Even though keeping himself from making judgment on the soldiers, Junger does defend the concept of missing combat. This notion which is often judged on the civilian and outside world as being “trigger happy” or insane is one which Junger clears up for the reader. Junger writes that “when men say they miss combat, it’s not that they actually miss getting shot at—you’d have to be deranged—it’s that they miss being in a world where everything is important and nothing is taken for granted. They miss being in a world where human relations are entirely governed by whether you can trust the other person with your life” (Junger 234). It isn’t getting a shot that the combat soldier becomes nostalgic of, but the sense of significance, brotherhood, and meaningfulness that comes from being in a state of war and having to depend on the man right next you with your life—and vice versa.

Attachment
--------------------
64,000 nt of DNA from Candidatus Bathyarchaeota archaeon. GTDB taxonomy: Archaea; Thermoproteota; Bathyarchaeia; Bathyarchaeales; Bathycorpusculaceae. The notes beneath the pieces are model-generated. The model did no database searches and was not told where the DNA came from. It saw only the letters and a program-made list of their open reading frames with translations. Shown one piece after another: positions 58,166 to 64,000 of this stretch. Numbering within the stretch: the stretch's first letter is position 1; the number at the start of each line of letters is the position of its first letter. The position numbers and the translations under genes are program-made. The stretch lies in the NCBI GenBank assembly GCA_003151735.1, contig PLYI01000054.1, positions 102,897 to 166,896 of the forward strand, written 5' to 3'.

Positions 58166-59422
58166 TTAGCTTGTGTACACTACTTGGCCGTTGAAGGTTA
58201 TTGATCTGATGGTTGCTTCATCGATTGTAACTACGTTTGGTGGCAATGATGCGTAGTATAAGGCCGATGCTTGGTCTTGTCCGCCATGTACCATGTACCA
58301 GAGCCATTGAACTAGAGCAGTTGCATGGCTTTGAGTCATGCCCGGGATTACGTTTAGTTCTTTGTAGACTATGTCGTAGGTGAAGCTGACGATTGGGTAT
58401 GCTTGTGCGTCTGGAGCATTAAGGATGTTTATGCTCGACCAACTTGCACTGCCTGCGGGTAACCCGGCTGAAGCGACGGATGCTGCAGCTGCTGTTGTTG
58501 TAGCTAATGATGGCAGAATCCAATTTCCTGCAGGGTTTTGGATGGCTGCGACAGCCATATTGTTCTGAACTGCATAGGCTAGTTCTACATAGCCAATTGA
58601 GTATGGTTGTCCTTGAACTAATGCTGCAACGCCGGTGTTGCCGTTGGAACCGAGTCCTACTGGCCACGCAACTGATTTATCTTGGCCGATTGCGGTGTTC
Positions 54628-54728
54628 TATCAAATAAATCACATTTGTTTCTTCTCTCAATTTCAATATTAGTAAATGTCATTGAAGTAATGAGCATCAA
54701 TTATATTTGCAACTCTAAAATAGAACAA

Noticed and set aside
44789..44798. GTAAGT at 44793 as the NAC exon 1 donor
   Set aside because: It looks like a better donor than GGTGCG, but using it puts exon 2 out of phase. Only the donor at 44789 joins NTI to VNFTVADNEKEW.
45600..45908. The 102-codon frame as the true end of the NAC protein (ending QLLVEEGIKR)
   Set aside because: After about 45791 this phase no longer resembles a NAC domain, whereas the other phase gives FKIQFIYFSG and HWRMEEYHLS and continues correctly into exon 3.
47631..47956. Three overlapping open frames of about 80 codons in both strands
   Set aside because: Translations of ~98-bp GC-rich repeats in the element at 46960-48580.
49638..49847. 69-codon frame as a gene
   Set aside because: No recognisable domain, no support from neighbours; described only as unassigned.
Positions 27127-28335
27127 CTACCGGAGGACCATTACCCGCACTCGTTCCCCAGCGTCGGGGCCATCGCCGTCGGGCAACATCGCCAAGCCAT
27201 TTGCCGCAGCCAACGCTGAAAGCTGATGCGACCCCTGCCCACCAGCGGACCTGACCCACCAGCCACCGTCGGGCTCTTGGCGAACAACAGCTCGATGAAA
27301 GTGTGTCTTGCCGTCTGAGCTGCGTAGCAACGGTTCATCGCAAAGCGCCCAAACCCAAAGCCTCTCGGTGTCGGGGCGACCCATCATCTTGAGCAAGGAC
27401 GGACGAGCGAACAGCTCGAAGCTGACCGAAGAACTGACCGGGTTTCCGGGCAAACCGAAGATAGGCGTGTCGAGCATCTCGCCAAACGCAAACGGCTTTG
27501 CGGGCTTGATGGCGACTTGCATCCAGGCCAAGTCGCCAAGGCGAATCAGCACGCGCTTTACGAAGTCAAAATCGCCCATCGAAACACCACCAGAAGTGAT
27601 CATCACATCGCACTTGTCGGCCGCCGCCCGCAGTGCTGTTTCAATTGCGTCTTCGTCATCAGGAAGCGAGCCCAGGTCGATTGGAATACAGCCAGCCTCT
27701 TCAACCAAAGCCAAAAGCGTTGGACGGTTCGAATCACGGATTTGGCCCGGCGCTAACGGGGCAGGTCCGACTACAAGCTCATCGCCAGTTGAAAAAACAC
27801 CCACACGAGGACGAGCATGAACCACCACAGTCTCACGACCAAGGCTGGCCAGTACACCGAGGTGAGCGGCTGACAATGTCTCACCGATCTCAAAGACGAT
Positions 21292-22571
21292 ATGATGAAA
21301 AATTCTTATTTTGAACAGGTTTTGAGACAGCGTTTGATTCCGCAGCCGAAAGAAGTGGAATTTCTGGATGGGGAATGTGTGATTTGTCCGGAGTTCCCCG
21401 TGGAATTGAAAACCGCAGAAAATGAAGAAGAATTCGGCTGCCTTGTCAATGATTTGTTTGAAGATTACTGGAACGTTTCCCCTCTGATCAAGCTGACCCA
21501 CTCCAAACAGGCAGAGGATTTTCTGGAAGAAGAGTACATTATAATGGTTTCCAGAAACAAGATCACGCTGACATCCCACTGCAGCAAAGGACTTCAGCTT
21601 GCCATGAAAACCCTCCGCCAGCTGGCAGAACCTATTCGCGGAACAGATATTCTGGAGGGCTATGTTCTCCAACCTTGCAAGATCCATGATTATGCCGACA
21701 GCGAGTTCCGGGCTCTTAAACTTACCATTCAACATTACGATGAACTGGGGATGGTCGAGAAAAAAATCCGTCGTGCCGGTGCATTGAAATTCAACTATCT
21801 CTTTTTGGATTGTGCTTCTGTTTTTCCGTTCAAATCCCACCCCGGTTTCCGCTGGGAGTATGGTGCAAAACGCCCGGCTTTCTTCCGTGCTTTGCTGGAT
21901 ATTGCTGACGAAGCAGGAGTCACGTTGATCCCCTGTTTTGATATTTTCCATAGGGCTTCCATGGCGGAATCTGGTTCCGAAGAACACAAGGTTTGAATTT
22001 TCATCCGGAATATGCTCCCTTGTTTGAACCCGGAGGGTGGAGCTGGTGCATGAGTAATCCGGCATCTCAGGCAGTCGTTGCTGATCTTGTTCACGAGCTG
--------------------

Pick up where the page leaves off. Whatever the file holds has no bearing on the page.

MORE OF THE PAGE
Junger, throughout War, describes the lives of these men: their fears, forms of entertainment, crazy unit rites of passage, their ideas on God and religion, and even their passion for a specific weapon system. War is truly a masterpiece of literature inspired by America’s current war in Afghanistan and the men that fight the war on the ground. However, even though being a responsible journalist and withholding judgment from the men and the situations taking place in the war, Junger does raise a point of warning and also wisdom. Junger, in War, depicts not just the excitement and thrilling aspects of combat, but also the fear, the pain, and agony, and the fact that people die—sometimes, your friends. It is interesting, looking back at the beginning of the book, how the observation post where Second Platoon is at is called OP Restrepo: named after the platoon’s medic who was the first one to die in the deployment. Junger leaves the reader with the responsibility that now knowing and holding a greater insight into the lives and experiences of combat soldiers, it is the responsibility of every American to hold America’s leaders accountable—knowing that when decisions are made and wars begin, America’s young citizens soldiers will be the ones to pay the greatest price.